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Requiem for the DLC

A personal memoir of the much maligned centrist group.

After a good quarter-century run, the Democratic Leadership Council (DLC) has announced it will close its doors this month. Its original mission has long been accomplished: This small but famous—or, depending on your orientation, infamous—organization was founded in the wake of the 1984 Walter Mondale debacle by two House Democratic Caucus staffers named Al From and Will Marshall, who enlisted an assortment of elected officials with names like Clinton, Gore, Gephardt, Nunn, Babbitt, and Robb. Its goal was to lay the “message” and policy groundwork for a successful Democratic presidential run, at a time when Republicans were said to have an “Electoral College lock.” With an eight-year Clinton presidency on the books and Obama looking pretty well positioned for reelection, it’s past time to conclude that the lock has been picked.

In fact, there’s a case to be made that the DLC’s immediate raison d’etre was fulfilled in 1992, when Bill Clinton beat George H.W. Bush. At that point, the council had already evolved from a clubhouse for elected officials disgruntled with the ineptitude of the national party to an idea factory for its prize pupil and tutor (Clinton). Having decided to sojourn on, it became a well-established political fixture that managed a distinctive ideological brand while occasionally engaging in high-profile factional battles with “the Left,” a term it often applied to orthodox liberals, as well as antiwar activists and various interest and identity groups. Sometimes, the DLC even disagreed with Clinton, as it did on HillaryCare (supporting, instead, an approach to health care reform close to what Barack Obama offered upon becoming president).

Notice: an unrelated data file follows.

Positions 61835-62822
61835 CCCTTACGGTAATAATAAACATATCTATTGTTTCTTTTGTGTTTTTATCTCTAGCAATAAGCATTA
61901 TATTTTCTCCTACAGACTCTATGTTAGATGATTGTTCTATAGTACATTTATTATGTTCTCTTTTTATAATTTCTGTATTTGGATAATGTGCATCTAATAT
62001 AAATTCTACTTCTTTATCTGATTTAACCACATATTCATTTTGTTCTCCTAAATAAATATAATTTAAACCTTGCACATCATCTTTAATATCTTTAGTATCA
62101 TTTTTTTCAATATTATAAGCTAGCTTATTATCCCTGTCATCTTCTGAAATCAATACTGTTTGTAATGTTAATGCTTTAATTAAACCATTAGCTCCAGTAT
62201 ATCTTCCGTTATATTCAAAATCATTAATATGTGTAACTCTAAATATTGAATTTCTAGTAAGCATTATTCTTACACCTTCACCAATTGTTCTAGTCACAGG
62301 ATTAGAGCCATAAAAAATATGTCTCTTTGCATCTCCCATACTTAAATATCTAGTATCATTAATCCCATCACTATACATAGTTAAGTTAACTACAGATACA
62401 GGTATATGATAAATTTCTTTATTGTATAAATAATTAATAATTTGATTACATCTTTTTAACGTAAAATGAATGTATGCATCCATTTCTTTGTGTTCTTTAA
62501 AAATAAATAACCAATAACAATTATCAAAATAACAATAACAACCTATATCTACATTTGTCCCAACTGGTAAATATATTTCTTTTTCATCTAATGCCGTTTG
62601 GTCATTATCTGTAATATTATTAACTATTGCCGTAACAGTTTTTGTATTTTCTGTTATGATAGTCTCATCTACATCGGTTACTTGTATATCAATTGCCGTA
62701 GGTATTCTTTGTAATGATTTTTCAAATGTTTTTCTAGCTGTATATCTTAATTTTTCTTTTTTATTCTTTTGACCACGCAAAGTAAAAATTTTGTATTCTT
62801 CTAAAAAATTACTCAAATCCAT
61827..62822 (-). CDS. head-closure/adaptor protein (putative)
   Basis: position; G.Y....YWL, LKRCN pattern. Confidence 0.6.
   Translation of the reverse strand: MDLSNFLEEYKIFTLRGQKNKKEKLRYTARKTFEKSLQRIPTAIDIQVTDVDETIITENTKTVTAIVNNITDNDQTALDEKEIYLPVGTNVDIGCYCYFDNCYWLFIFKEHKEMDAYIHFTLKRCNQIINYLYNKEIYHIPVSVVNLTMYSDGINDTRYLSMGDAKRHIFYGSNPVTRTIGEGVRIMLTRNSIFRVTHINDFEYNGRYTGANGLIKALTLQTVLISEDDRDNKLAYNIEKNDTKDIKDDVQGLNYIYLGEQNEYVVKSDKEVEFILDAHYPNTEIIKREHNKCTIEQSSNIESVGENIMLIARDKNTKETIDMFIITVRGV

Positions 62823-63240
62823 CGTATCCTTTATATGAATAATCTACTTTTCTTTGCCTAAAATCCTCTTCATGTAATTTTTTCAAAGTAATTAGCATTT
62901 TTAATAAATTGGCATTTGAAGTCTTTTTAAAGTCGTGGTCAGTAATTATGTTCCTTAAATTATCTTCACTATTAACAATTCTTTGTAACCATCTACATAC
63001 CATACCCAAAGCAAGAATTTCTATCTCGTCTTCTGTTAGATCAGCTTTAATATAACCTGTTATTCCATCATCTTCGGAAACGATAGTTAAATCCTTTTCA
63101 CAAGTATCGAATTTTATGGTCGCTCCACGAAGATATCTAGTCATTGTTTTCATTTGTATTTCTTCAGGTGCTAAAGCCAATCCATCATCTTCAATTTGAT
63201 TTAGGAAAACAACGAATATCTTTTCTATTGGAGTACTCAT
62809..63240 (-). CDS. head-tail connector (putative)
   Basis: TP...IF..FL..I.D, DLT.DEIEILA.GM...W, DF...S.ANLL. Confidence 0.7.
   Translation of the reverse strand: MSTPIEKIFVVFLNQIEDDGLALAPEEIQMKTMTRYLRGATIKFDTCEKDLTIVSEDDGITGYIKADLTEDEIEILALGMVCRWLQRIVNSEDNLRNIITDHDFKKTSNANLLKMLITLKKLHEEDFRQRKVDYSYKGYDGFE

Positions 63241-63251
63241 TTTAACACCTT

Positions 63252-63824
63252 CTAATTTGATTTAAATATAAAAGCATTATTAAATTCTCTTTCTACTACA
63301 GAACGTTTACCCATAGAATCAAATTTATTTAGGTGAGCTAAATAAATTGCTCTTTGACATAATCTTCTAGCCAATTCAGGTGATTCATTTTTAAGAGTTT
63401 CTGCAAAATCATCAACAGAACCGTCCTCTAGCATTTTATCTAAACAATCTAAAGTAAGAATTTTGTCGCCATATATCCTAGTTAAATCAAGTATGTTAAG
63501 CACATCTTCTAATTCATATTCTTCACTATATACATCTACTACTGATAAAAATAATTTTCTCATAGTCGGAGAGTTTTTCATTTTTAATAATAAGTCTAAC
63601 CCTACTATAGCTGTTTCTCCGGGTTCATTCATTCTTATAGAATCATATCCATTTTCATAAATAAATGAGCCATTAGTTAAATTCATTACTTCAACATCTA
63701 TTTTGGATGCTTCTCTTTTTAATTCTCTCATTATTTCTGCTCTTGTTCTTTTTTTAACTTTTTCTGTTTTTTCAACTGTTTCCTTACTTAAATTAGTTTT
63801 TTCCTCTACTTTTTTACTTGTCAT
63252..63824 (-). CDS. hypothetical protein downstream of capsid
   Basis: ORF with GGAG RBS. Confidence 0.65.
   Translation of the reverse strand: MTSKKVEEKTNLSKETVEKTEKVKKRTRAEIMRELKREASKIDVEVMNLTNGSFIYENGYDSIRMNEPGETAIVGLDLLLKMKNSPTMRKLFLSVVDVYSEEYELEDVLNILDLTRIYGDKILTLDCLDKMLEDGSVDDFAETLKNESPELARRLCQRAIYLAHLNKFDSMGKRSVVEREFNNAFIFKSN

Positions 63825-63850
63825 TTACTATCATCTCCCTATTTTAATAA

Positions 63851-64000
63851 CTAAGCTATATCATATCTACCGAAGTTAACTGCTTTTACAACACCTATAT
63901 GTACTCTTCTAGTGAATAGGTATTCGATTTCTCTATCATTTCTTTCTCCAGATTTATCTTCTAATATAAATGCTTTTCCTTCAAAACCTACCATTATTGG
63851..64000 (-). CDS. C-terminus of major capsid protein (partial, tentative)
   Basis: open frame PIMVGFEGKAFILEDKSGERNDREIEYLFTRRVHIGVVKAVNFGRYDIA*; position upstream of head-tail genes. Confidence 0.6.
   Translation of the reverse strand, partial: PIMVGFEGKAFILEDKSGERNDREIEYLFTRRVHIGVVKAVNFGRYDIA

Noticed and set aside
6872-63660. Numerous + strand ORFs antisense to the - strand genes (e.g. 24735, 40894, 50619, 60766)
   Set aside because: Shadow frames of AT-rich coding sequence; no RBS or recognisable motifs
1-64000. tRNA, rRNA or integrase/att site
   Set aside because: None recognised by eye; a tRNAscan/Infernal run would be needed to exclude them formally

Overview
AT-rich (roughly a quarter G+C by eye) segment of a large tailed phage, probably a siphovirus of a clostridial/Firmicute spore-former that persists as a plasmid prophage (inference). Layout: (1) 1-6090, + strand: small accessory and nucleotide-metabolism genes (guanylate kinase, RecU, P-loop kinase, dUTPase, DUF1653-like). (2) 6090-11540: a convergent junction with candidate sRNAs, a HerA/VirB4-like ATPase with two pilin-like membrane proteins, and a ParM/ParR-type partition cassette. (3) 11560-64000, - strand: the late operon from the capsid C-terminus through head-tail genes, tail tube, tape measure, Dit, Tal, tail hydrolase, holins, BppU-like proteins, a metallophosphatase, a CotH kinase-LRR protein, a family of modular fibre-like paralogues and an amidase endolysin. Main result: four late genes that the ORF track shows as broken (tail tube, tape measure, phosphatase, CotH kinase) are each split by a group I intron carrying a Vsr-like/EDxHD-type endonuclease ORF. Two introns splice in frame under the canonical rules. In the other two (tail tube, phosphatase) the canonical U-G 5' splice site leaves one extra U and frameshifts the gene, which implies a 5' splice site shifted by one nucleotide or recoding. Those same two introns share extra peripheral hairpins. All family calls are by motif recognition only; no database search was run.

After Bill Clinton left office, however, they—perhaps I should say “we,” since I served as a policy director there for about a decade before I left in 2006, and I’m still a part-time fellow at the Progressive Policy Institute (PPI), originally the DLC’s think tank—clearly experienced something of an identity crisis. Beginning in 2000, the DLC determined to rebuild its bench and recapture its original role as a home for non-Washington Democrats left behind by the national party. It engaged in an immensely useful, but not very visible, effort to build a network of state and local elected officials, focused on training and fostering policy cross-pollination among state legislators, mayors, county officials, and sub-gubernatorial statewide officeholders. That network has a pretty impressive alumni list, ranging from Obama cabinet members Tom Vilsack, Kathleen Sebelius, and Janet Napolitano to new Senator Chris Coons and California Lieutenant Governor Gavin Newsom. Yet, with “New Democratic” ideas permeating almost the entire Democratic Party, it was clear that the DLC was searching for new ways to be useful, if not a new rationale.